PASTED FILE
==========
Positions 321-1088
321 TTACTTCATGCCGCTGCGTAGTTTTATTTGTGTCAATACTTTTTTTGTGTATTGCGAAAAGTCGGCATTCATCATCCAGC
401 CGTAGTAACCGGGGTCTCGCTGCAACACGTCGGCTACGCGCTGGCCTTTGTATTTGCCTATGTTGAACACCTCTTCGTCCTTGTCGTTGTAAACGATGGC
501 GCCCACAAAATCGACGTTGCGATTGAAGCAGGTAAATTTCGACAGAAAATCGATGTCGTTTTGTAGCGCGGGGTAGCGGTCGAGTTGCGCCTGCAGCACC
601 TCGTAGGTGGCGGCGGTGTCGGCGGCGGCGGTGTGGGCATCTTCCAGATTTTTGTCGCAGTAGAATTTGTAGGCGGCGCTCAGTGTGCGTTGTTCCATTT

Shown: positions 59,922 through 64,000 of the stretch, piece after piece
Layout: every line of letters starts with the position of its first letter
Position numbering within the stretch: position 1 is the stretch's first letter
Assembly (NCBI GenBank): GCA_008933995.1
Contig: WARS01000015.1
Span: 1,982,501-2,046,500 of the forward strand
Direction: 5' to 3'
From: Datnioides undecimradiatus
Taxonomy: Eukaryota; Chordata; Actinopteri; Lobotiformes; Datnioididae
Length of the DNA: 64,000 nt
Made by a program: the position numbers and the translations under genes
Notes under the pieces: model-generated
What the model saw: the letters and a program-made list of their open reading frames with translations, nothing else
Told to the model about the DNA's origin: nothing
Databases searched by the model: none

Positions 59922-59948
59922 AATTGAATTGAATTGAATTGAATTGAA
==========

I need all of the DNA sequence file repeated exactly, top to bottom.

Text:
Positions 321-1088
321 TTACTTCATGCCGCTGCGTAGTTTTATTTGTGTCAATACTTTTTTTGTGTATTGCGAAAAGTCGGCATTCATCATCCAGC
401 CGTAGTAACCGGGGTCTCGCTGCAACACGTCGGCTACGCGCTGGCCTTTGTATTTGCCTATGTTGAACACCTCTTCGTCCTTGTCGTTGTAAACGATGGC
501 GCCCACAAAATCGACGTTGCGATTGAAGCAGGTAAATTTCGACAGAAAATCGATGTCGTTTTGTAGCGCGGGGTAGCGGTCGAGTTGCGCCTGCAGCACC
601 TCGTAGGTGGCGGCGGTGTCGGCGGCGGCGGTGTGGGCATCTTCCAGATTTTTGTCGCAGTAGAATTTGTAGGCGGCGCTCAGTGTGCGTTGTTCCATTT

Shown: positions 59,922 through 64,000 of the stretch, piece after piece
Layout: every line of letters starts with the position of its first letter
Position numbering within the stretch: position 1 is the stretch's first letter
Assembly (NCBI GenBank): GCA_008933995.1
Contig: WARS01000015.1
Span: 1,982,501-2,046,500 of the forward strand
Direction: 5' to 3'
From: Datnioides undecimradiatus
Taxonomy: Eukaryota; Chordata; Actinopteri; Lobotiformes; Datnioididae
Length of the DNA: 64,000 nt
Made by a program: the position numbers and the translations under genes
Notes under the pieces: model-generated
What the model saw: the letters and a program-made list of their open reading frames with translations, nothing else
Told to the model about the DNA's origin: nothing
Databases searched by the model: none

Positions 59922-59948
59922 AATTGAATTGAATTGAATTGAATTGAA